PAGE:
Except for the spiffy Hunter rainboots that can cost more than $100 a pair, the fund manager was one with the crowd – farmers and industry folk in a muddy cornfield in the heart of U.S. grain country.
Hedge fund officials are making their way to fields in the midwestern United States in record numbers to get a firsthand view of the crops – and their investments – which have been inundated by excessive rains and scorched by above-normal temperatures.
“It’s important to see the crop,” said Adam Tepper, a commodities analyst with ag-focused investment company Arlon Group.
“It’s also just as important to gauge consensus expectations as it is to see the yields themselves.”
Hedge fund interest has helped drive grain and oilseed prices higher but also increased price volatility by moving in and out of the markets, often shifting prices by the daily trading limits.
Corn prices have risen 223 per cent in the last five years, hitting an all-time high of $7.99-3/4 a bushel in June. Burgeoning global demand from the livestock and ethanol sectors has contributed to the rally but many also view speculators as being responsible, particularly in 2008 when corn futures surged to a then-record $7.65 despite a U.S. harvest of 12.1 billion bushels, the second largest in history at the time.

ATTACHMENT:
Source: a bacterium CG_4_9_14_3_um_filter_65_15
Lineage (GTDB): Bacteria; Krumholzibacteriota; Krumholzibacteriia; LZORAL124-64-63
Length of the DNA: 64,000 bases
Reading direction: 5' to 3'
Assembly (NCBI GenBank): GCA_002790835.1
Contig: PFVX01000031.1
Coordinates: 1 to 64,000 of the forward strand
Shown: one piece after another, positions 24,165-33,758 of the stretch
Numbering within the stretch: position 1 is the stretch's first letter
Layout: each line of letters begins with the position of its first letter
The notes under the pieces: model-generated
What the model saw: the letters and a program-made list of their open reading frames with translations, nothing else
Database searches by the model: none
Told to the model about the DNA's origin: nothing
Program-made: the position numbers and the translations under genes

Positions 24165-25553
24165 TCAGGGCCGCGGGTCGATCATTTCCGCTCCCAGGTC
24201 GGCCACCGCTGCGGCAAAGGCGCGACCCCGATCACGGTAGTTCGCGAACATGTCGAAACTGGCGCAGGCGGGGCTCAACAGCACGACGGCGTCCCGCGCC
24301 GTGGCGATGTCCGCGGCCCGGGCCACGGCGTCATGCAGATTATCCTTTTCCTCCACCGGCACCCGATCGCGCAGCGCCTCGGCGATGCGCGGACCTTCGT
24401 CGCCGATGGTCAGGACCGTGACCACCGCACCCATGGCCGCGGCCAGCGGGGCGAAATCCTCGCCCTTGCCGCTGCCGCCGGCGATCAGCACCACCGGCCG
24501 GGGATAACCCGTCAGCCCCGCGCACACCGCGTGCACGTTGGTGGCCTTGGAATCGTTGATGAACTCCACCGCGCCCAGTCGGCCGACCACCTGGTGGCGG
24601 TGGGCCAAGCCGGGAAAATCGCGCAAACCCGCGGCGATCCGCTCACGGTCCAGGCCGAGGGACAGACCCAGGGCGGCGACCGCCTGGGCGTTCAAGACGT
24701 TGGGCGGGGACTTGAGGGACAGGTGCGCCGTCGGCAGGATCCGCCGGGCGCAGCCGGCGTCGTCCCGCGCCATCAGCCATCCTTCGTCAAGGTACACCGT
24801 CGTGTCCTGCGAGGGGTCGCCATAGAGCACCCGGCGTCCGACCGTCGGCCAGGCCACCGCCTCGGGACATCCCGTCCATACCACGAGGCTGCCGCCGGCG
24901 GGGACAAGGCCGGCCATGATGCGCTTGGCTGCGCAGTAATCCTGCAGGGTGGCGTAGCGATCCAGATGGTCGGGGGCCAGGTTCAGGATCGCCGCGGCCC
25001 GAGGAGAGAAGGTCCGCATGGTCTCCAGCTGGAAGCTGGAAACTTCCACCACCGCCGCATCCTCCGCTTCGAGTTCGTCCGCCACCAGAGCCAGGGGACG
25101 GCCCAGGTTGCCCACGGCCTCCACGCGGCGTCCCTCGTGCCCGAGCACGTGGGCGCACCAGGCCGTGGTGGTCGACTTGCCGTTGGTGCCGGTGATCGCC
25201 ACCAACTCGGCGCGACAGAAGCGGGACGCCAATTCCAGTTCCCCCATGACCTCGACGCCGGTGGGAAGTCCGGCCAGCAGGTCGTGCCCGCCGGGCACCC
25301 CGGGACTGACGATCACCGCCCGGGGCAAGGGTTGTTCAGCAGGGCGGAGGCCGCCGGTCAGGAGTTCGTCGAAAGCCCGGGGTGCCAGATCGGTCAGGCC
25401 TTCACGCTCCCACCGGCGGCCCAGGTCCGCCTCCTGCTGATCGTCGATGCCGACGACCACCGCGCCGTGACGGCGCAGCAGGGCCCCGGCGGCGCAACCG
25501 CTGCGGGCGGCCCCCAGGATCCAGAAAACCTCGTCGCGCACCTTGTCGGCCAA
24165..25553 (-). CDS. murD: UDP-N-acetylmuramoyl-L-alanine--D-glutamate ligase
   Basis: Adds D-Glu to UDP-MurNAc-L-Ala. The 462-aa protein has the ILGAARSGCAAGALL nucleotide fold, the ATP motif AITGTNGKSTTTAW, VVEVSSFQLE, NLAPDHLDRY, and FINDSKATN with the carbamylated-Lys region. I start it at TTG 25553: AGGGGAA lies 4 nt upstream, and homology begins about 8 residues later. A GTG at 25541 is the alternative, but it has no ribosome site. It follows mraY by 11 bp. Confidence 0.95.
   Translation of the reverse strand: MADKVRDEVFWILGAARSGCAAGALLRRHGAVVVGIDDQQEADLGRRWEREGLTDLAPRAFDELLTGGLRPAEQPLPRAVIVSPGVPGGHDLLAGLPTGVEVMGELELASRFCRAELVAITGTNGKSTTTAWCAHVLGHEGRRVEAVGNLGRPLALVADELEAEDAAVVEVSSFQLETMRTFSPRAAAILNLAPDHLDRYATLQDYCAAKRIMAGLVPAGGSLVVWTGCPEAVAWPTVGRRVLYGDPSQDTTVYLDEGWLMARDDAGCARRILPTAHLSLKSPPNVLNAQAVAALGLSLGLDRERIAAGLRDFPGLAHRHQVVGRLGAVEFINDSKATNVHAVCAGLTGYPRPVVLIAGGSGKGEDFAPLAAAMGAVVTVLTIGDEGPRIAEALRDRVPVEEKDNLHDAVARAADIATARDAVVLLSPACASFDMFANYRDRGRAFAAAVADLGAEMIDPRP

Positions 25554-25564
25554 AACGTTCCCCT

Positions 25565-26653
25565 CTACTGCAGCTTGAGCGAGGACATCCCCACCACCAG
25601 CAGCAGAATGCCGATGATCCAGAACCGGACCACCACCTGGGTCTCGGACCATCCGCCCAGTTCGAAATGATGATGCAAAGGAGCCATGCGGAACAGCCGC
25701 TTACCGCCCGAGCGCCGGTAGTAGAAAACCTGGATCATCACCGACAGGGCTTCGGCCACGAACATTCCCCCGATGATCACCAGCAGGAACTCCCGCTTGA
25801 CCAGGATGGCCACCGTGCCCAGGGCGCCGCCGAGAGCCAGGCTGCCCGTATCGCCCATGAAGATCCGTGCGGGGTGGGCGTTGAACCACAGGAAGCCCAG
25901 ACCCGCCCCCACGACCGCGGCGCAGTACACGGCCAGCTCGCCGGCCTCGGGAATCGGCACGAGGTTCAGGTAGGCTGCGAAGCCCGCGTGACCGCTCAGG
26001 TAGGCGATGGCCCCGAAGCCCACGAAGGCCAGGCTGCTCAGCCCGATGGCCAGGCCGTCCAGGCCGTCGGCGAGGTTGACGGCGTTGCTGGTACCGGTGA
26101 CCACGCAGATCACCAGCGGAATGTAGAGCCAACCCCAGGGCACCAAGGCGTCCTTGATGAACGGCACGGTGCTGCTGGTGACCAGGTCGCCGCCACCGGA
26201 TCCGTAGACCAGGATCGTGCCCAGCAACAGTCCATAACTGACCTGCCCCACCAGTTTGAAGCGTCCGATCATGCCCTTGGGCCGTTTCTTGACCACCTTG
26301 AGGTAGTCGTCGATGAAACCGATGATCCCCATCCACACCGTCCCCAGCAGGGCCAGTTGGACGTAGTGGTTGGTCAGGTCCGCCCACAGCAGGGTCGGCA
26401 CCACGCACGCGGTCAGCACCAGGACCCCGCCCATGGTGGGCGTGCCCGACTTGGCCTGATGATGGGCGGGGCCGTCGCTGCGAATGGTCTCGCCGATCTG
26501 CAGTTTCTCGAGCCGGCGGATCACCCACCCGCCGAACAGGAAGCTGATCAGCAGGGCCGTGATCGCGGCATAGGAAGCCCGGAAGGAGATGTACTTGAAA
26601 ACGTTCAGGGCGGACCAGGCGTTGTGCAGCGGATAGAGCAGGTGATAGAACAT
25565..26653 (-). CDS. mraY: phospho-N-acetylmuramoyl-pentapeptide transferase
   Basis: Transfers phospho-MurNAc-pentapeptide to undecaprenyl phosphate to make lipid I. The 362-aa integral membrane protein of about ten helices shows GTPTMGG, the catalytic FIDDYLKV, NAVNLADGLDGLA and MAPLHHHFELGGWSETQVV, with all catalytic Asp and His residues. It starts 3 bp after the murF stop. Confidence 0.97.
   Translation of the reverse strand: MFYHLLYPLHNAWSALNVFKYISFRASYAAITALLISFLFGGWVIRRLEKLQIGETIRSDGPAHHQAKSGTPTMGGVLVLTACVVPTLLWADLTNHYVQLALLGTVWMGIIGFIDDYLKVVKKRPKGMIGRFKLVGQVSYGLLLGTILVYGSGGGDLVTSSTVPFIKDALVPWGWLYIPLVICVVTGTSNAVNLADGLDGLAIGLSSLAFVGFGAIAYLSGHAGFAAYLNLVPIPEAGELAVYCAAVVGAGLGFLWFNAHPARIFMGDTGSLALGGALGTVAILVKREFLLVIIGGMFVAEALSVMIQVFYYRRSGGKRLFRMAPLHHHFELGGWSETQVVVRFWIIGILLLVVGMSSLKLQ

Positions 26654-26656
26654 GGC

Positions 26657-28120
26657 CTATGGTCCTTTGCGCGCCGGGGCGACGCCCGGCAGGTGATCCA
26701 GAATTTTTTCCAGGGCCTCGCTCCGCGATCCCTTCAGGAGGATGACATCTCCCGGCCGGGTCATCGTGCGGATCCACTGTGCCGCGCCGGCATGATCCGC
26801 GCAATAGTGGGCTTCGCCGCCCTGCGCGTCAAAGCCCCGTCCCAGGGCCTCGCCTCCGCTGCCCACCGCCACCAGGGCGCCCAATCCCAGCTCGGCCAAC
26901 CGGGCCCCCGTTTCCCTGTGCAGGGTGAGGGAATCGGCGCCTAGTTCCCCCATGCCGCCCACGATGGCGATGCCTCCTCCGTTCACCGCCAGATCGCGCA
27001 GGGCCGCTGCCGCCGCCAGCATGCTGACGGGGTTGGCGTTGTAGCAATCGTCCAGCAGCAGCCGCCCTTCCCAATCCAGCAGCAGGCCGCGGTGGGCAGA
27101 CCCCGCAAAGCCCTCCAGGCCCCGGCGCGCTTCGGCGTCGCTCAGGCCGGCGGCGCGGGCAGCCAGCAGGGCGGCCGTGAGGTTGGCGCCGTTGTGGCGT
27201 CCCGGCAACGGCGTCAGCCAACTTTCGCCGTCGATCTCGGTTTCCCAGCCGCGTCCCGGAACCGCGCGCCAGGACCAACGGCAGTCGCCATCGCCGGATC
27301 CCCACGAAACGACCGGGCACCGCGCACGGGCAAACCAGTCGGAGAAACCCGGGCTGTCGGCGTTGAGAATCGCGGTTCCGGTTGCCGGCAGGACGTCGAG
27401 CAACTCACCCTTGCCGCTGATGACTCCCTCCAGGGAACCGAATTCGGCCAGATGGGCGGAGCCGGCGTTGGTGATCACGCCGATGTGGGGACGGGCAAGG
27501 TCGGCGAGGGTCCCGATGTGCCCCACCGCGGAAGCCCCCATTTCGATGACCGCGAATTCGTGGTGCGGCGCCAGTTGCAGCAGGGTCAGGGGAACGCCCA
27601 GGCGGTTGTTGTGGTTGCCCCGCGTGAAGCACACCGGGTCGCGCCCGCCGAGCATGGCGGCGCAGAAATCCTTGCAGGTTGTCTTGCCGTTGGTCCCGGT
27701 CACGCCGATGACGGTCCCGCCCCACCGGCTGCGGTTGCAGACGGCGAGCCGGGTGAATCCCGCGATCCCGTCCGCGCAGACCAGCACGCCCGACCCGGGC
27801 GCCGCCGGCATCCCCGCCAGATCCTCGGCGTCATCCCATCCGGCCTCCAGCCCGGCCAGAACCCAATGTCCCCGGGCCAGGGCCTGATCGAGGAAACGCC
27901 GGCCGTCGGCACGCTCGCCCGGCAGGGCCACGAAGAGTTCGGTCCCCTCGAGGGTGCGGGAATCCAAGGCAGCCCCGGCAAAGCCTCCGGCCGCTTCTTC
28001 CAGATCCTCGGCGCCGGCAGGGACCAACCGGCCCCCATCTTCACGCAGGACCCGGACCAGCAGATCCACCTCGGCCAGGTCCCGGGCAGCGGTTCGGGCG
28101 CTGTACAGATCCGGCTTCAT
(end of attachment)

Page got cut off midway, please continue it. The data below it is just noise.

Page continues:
Tepper brought along his iPad this year on the tour, which projects corn yields and counts soybean pods, and used its GPS capabilities to help keep his group which had reps from nine funds on its proper route through gravel roads in rural Ohio.
The fund representatives, who now account for about 10 per cent of the crop scouts on the tour, say the tour can provide valuable lessons about how factors such as drought and flooding affect the commodities that they usually see only as prices on a trading screen.
“There are many parts of the ag industry that have used the crop tour as a training ground,” said Chip Flory, editor ofPro Farmernewsletter, which hosted the tour.
“We are more than happy to be a part of filling that role of educating people who are truly interested in learning what they need to know about the ag industry.”
Many of the fund representatives admitted they had never been in a corn, soybean or wheat field before.